We walked around the mall where the optometrist’s office was located to kill some time. On our way down to the ground floor, my youngest saw the slow-moving train packed with giggly kids stationed between the elevator and the escalators.
“Train ride Mom, please.” I pointed my finger toward my husband indicating he had the final say on the matter.
“Train ride Dad, please.” My husband told him to wait as he headed to the train booth for tickets.
The train ride would eat a measly 10 minutes of our time. We planned to walk around first and let him ride the train with his brother 15 minutes before my appointment.
We were crisscrossing the city for the last nine hours, and Theo has been very patient. From getting ourselves ready at six in the morning to beating my therapy appointment before four in the afternoon, our little boy was unruffled. He would play some games in my phone, read every word he would see along the road, hum a Christmas song and ask questions once in a while. The hustle and bustle of the day failed to bore, frustrate, or tire him. My husband and I agreed to grant him his wish.
Robert went inside the cordoned area and buckled up the boys. Our boys occupied one of the train’s multiple units.
We were instructed by the attendant to wait by the exit area where we found an unoccupied bench. We sat next to each other and waited for the little train to pass by.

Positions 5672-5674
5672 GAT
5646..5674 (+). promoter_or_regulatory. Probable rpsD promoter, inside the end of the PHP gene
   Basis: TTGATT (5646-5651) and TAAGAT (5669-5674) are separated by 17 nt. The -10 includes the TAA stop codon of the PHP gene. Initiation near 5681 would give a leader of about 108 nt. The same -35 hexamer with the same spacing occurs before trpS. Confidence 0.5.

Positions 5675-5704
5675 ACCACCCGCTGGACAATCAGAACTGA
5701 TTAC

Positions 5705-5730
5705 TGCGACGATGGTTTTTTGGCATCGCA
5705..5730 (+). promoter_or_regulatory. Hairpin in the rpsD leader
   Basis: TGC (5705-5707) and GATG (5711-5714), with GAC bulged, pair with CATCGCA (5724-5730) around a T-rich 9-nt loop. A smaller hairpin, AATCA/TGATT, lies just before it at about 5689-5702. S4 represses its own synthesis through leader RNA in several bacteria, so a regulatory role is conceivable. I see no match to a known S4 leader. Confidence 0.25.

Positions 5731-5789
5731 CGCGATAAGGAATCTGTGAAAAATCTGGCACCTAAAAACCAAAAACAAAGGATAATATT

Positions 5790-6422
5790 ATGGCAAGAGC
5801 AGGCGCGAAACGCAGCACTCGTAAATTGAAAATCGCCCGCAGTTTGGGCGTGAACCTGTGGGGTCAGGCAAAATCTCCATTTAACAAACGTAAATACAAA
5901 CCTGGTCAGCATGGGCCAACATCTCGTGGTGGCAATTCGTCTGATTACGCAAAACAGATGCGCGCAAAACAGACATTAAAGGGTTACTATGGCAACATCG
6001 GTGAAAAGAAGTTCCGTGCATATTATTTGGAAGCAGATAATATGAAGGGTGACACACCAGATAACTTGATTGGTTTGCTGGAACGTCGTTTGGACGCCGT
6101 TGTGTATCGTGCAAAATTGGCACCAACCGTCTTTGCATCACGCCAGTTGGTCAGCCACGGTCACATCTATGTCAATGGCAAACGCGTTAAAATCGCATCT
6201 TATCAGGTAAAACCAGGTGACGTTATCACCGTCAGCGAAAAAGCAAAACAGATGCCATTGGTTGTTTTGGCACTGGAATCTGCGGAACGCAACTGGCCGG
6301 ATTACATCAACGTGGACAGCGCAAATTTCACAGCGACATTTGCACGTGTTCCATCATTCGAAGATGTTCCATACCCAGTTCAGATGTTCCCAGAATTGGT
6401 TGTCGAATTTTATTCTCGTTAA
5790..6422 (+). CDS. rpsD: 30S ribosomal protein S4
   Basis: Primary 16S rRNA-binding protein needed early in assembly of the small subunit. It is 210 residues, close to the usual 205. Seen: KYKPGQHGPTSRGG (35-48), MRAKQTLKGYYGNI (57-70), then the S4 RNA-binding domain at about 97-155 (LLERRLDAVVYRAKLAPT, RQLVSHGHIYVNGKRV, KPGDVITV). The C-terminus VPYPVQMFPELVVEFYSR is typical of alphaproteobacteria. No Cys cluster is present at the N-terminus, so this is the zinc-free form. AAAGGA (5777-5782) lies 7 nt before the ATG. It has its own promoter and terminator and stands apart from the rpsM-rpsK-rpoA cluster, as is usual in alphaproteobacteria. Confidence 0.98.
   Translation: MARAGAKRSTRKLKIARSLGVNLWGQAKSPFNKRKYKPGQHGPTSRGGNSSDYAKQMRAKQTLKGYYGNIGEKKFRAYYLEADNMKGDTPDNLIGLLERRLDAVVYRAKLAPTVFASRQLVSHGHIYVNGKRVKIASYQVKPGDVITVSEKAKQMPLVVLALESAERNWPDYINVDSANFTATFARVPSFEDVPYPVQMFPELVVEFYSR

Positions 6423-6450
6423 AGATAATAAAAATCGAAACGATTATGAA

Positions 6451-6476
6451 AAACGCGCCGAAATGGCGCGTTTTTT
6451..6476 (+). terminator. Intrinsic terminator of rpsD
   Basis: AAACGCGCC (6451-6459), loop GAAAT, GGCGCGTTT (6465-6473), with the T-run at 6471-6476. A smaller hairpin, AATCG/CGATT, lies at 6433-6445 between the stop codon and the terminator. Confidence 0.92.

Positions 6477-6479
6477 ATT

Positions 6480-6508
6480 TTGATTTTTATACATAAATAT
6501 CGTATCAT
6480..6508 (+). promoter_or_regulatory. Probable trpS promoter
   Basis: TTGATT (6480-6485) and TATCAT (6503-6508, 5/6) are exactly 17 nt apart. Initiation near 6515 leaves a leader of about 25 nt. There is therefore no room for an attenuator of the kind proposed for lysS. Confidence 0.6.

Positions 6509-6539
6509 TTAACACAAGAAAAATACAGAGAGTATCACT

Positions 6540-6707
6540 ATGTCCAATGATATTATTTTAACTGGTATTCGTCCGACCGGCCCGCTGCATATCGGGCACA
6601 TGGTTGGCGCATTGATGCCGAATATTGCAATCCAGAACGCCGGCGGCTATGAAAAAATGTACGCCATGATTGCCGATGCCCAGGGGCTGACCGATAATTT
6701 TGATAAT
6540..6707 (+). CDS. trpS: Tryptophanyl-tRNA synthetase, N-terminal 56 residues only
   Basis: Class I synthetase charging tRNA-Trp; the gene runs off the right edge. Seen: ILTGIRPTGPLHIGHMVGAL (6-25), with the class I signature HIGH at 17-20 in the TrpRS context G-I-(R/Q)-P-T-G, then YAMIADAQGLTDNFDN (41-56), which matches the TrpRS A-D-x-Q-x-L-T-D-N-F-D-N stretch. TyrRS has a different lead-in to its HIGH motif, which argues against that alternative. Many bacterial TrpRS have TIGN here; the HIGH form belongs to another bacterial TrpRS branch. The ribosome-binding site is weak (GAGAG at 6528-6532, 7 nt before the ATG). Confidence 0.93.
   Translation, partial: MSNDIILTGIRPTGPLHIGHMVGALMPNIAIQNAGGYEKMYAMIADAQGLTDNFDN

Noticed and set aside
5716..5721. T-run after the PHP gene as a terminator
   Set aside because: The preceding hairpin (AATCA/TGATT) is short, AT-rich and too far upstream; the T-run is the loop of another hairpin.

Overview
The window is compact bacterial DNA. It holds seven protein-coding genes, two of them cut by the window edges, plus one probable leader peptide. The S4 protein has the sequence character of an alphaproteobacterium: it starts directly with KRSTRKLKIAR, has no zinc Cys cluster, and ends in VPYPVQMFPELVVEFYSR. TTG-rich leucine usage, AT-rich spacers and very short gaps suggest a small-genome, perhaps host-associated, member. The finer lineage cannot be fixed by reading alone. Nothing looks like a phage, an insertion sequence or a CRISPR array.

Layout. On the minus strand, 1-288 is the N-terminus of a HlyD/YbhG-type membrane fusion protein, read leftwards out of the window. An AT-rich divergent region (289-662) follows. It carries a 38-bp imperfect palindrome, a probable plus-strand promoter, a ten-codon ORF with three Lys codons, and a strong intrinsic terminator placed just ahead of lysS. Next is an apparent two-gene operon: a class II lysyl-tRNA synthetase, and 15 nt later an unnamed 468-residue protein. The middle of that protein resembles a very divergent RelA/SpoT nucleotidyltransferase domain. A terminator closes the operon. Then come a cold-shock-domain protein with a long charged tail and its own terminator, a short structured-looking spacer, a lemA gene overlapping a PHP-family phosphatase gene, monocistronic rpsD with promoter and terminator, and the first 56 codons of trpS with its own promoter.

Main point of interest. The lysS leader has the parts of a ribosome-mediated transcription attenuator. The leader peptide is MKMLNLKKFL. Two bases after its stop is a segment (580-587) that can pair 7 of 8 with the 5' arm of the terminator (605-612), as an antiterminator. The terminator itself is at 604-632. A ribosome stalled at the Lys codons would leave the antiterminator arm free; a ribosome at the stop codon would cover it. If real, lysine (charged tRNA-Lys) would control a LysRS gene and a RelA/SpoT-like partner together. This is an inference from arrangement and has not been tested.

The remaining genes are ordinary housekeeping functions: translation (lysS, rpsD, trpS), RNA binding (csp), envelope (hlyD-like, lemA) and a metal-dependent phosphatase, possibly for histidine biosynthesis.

Like those other parents waiting for their kids, we waved our hands on the approaching train.
“Look Theo, there’s Mom and Dad!” It was our eldest pointing his finger toward us. They both waved their hands.
The train sped past where we were seated.
From a distance, I saw my youngest flapping his hands while swaying his head left to right humming, most probably, Jingle Bells – it’s the only Christmas song he kept on singing over and over.
Theo rarely flaps. And the first time I saw him did that, I despaired. It was a moment of defeat for me. His flapping forced me to face reality and take off the mask of denial. But it’s also his flapping that allowed my husband and I to reflect, move forward and find joy in uncertainty.
“I realized Theo would only flap when he is very excited and overjoyed.” It was my husband. Our eyes were both fixed on the moving train.
Robert was right – there was a sparkle in our son’s eyes. Those eyes could not hide the bliss brought about by the train ride.
That day, I was ecstatic as well. My son’s flapping did not shake my world or put me in a coma of shame. I just knew what it meant – my boy was overjoyed. And at that moment, that was all that mattered to me.
And God, in his mercy, reminded me that his blessing is not always wrapped in glitters, it could be swathed in a little boy’s two hands, which love to flap when engulfed with joy. Merry Christmas!
“Therefore my heart is glad, and my glory rejoices;
My flesh also will rest in hope.” –Psalm 16:9 NKJV
Photo Credit: Pearlridge
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